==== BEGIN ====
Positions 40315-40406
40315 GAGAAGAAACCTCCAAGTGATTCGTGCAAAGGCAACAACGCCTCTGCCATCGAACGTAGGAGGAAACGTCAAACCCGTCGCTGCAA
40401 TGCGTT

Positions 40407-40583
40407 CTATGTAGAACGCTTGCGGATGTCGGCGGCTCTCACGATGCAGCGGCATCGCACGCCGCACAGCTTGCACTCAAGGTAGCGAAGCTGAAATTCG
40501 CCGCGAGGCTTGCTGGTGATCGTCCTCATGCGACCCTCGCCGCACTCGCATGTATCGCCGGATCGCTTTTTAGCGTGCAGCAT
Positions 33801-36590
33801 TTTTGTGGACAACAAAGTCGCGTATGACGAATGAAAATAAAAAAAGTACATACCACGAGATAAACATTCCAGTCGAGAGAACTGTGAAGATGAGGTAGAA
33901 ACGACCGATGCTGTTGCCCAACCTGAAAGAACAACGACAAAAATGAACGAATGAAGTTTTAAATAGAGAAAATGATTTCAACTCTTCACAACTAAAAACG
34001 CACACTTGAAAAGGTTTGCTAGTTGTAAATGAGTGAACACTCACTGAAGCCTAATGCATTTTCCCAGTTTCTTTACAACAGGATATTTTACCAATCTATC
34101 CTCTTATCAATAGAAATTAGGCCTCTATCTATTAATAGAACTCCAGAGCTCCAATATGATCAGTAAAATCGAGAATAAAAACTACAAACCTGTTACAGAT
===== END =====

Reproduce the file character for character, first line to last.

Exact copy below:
Positions 40315-40406
40315 GAGAAGAAACCTCCAAGTGATTCGTGCAAAGGCAACAACGCCTCTGCCATCGAACGTAGGAGGAAACGTCAAACCCGTCGCTGCAA
40401 TGCGTT

Positions 40407-40583
40407 CTATGTAGAACGCTTGCGGATGTCGGCGGCTCTCACGATGCAGCGGCATCGCACGCCGCACAGCTTGCACTCAAGGTAGCGAAGCTGAAATTCG
40501 CCGCGAGGCTTGCTGGTGATCGTCCTCATGCGACCCTCGCCGCACTCGCATGTATCGCCGGATCGCTTTTTAGCGTGCAGCAT
Positions 33801-36590
33801 TTTTGTGGACAACAAAGTCGCGTATGACGAATGAAAATAAAAAAAGTACATACCACGAGATAAACATTCCAGTCGAGAGAACTGTGAAGATGAGGTAGAA
33901 ACGACCGATGCTGTTGCCCAACCTGAAAGAACAACGACAAAAATGAACGAATGAAGTTTTAAATAGAGAAAATGATTTCAACTCTTCACAACTAAAAACG
34001 CACACTTGAAAAGGTTTGCTAGTTGTAAATGAGTGAACACTCACTGAAGCCTAATGCATTTTCCCAGTTTCTTTACAACAGGATATTTTACCAATCTATC
34101 CTCTTATCAATAGAAATTAGGCCTCTATCTATTAATAGAACTCCAGAGCTCCAATATGATCAGTAAAATCGAGAATAAAAACTACAAACCTGTTACAGAT